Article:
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Enhanced expression of gene coding for β-endorphin in human monocytic cells exposed to pulsed radio frequency electric fields through thermal and non-thermal effects

Authors Azma T, Nishioka A, Ogawa S, Nagasaka H, Matsumoto N

Received 23 April 2018

Accepted for publication 4 September 2018

Published 16 November 2018 Volume 2018:11 Pages 2887—2896

DOI https://doi.org/10.2147/JPR.S171974

Checked for plagiarism Yes

Review by Single anonymous peer review

Peer reviewer comments 3

Editor who approved publication: Dr Michael A Überall


Toshiharu Azma,1,2 Akira Nishioka,1 Saori Ogawa,3 Hiroshi Nagasaka,2 Nobuyuki Matsumoto2

1Department of Anesthesiology and Pain Medicine, Kohnodai Hospital, National Center for Global Health and Medicine, Ichikawa, Chiba 272-8516, Japan; 2Department of Anesthesiology, Saitama Medical University Hospital, Moroyama-cho, Iruma-gun, Saitama 350-0495, Japan; 3Department of Dental Anesthesiology, Matsumoto Dental University, Shiojiri, Nagano 399-0781, Japan

Background: The enhanced expression of endogenous opioid peptides, including β-endorphin, has been implicated in the mechanism of action of pulsed radio frequency (PRF) application in pain modulation. Because thermal effects cannot be separated from the physical property of PRF application to biological tissues, we evaluated whether temperatures higher than that of the normal body temperature (37°C) modulate mRNA expression for the precursor of β-endorphin, proopiomelanocortin (POMC) in human monocytic cells THP-1. We also attempted to examine whether mechanisms other than thermal effects also modulate such gene expression.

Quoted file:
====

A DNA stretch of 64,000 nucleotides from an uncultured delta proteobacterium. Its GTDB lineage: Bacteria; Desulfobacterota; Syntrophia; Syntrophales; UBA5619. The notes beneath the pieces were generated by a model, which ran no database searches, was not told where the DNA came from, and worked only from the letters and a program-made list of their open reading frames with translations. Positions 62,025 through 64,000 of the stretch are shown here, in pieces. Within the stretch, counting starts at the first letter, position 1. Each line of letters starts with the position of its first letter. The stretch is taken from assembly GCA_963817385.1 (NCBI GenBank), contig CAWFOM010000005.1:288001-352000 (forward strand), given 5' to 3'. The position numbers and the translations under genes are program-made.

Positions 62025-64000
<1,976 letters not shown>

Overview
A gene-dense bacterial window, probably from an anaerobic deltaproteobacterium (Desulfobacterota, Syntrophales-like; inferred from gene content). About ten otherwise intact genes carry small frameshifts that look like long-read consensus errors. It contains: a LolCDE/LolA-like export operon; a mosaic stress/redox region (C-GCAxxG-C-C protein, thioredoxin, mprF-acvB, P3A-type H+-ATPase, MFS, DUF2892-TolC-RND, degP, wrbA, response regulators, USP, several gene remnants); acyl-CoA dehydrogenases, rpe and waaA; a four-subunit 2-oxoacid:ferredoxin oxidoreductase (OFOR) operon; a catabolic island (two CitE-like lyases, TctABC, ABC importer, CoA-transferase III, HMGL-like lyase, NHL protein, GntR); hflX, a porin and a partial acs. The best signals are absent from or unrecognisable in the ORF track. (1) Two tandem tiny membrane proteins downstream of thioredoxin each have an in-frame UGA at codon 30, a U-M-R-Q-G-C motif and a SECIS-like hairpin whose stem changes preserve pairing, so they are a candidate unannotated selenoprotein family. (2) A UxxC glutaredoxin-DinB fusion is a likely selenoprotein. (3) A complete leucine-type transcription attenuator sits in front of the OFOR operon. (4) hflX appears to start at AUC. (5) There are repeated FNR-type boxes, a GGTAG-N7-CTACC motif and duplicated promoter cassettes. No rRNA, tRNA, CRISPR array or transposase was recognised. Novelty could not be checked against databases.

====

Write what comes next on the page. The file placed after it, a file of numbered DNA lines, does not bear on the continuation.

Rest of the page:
Methods and results: The mRNA for POMC in THP-1 cells increased by a 15-minutes incubation at 42°C, 45°C, or 70°C without PRF application as compared with that in cells incubated at 37°C. On the other hand, gene expression for POMC in cells incubated at 20°C as well as at 37°C with PRF application for 15 minutes increased as compared to that in cells incubated at 37°C without PRF application. Continuous radio frequency at 70°C but not PRF provoked apoptotic cell death at 1–2 hour, and necrotic cell death at 24 hours after the RF application.
Conclusion: A simple experimental system using human monocytic cells in culture demonstrated that a 15 minute elevation of temperature above 37°C enhanced gene expression for POMC in THP-1 cells, while a 15 minute application of PRF to these cells incubated at 37°C or lower, also enhanced gene expression, indicating that temperature-independent mechanisms as well as thermal effects may be involved in such gene expression.

Keywords: pulsed radio frequency electric field, human monocytic cells, THP-1, proopiomelanocortin, β-endorphin, necrosis, apoptosis, apoptotic vesicle

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